What will kids think of next:
Summit Middle School in Frisco, Colo., is a tobacco-free campus. Students who smoke cigarettes are suspended.
But when a lunchtime crew of sixth-graders last fall started “smoking” Smarties, the tart, chalky candy discs wrapped in cellophane, lunchroom monitors and the school nurse were flummoxed.
The children didn’t light the candy. They crushed it into a fine powder in its wrapper, tore off one end, poured the powder into their mouths and blew out fine Smarties dust, mimicking a smoker’s exhale.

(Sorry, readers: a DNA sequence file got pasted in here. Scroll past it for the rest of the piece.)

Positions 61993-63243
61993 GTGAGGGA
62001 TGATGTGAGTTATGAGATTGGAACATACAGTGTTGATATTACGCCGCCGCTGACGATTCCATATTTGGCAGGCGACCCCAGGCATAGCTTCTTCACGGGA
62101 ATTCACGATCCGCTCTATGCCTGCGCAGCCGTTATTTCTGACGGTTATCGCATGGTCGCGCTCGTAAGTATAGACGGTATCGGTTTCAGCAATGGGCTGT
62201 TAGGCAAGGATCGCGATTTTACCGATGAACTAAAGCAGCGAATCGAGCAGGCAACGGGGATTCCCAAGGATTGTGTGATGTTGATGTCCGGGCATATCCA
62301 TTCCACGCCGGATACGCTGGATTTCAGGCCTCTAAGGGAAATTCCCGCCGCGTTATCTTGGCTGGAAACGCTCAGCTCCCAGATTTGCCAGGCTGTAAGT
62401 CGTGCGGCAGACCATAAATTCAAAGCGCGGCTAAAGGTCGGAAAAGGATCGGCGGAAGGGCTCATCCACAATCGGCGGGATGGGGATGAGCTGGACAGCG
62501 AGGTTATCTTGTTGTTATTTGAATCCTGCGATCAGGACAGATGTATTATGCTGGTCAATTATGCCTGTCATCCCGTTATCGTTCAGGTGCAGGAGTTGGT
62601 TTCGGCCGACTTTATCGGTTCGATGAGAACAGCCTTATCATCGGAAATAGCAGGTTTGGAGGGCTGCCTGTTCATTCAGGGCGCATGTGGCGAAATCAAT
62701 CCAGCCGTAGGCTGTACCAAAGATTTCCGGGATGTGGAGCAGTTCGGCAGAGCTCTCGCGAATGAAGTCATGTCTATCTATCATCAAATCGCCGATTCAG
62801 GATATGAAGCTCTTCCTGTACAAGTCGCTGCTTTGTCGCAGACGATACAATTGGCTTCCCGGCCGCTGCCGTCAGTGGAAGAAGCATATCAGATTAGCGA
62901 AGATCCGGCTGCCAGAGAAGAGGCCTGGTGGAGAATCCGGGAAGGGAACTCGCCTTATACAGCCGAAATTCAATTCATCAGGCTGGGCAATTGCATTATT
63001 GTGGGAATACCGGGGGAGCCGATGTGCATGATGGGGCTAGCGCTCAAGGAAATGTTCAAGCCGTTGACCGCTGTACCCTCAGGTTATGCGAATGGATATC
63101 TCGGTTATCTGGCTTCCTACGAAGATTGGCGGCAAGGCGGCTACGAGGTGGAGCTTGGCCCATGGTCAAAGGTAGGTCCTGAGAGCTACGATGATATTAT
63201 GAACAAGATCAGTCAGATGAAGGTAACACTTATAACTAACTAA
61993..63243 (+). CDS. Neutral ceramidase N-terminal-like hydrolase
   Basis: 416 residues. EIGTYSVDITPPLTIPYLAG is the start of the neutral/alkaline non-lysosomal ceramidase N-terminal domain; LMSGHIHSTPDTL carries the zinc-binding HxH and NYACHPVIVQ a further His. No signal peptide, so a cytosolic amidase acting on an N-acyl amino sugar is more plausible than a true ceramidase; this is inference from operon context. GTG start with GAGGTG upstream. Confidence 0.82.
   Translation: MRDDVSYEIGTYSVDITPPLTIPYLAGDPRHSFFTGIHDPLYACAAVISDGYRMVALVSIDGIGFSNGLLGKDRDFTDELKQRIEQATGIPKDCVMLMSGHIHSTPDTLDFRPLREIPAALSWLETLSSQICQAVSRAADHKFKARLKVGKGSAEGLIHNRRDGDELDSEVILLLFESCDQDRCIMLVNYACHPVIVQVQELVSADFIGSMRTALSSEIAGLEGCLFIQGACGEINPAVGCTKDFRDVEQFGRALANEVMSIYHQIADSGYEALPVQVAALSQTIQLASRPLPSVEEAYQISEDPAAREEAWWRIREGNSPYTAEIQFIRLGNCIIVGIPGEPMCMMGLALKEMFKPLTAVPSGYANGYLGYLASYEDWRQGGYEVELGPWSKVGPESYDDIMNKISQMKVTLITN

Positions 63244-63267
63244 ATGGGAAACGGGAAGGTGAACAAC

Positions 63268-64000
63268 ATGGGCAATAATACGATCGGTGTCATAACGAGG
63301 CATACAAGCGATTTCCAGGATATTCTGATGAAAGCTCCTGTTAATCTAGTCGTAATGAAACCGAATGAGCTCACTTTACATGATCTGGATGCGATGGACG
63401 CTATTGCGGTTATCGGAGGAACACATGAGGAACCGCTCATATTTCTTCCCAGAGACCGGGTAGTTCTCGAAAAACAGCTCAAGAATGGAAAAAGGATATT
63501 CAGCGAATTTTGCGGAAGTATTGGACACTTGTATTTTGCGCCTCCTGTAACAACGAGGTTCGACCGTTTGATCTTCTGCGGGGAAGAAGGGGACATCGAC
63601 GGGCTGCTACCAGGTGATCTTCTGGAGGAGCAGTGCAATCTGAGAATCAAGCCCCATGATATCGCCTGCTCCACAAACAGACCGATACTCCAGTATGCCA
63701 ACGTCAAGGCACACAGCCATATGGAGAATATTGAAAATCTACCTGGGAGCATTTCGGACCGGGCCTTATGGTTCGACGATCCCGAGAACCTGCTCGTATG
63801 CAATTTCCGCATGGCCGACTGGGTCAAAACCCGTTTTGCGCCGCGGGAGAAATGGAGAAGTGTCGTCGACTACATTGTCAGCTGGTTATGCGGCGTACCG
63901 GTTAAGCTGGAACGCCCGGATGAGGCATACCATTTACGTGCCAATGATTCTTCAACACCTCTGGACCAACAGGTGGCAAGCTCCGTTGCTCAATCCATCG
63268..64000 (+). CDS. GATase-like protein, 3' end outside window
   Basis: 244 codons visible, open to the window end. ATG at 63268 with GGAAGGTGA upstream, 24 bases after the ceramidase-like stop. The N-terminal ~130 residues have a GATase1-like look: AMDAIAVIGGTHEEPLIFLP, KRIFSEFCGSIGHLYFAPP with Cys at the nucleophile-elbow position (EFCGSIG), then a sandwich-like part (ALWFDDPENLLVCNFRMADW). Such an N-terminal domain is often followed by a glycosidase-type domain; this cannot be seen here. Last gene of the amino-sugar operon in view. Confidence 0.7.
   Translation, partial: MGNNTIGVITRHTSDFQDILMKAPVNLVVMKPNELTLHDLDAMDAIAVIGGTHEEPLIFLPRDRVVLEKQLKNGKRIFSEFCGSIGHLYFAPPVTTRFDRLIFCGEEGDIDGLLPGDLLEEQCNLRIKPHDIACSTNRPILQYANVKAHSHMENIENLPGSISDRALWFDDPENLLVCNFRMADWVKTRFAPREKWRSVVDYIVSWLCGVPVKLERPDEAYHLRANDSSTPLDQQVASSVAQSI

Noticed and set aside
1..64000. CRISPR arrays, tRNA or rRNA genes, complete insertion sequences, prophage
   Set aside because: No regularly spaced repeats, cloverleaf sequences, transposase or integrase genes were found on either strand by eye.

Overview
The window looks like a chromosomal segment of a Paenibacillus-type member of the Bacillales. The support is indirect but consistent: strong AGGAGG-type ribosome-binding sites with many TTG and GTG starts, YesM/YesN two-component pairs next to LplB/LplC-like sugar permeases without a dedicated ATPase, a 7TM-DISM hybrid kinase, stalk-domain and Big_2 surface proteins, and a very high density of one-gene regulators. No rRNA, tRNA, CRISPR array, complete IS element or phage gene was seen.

“It was freaky,” says Corinne McGrew, a nurse for Summit School District. “My biggest concern was that they would aspirate the wrapper or a whole Smarties and it would be a choking hazard.”
The fad at Summit Middle School died down after a few days and some harsh words from the lunchroom staff. But at other schools and across the Internet, “smoking Smarties,” as the activity has been labeled, is gaining popularity. Some children have even taken to snorting it, all to the horror of parents, teachers and the 60-year-old company that manufactures the candy . . . .
Oren Friedman, a Mayo Clinic nose specialist, cautioned that frequent use could lead to infections or even worse, albeit rare, conditions, such as maggots that feed on sugary dust wedged inside the nose.
Yes, kids, you heard that right: Maggots.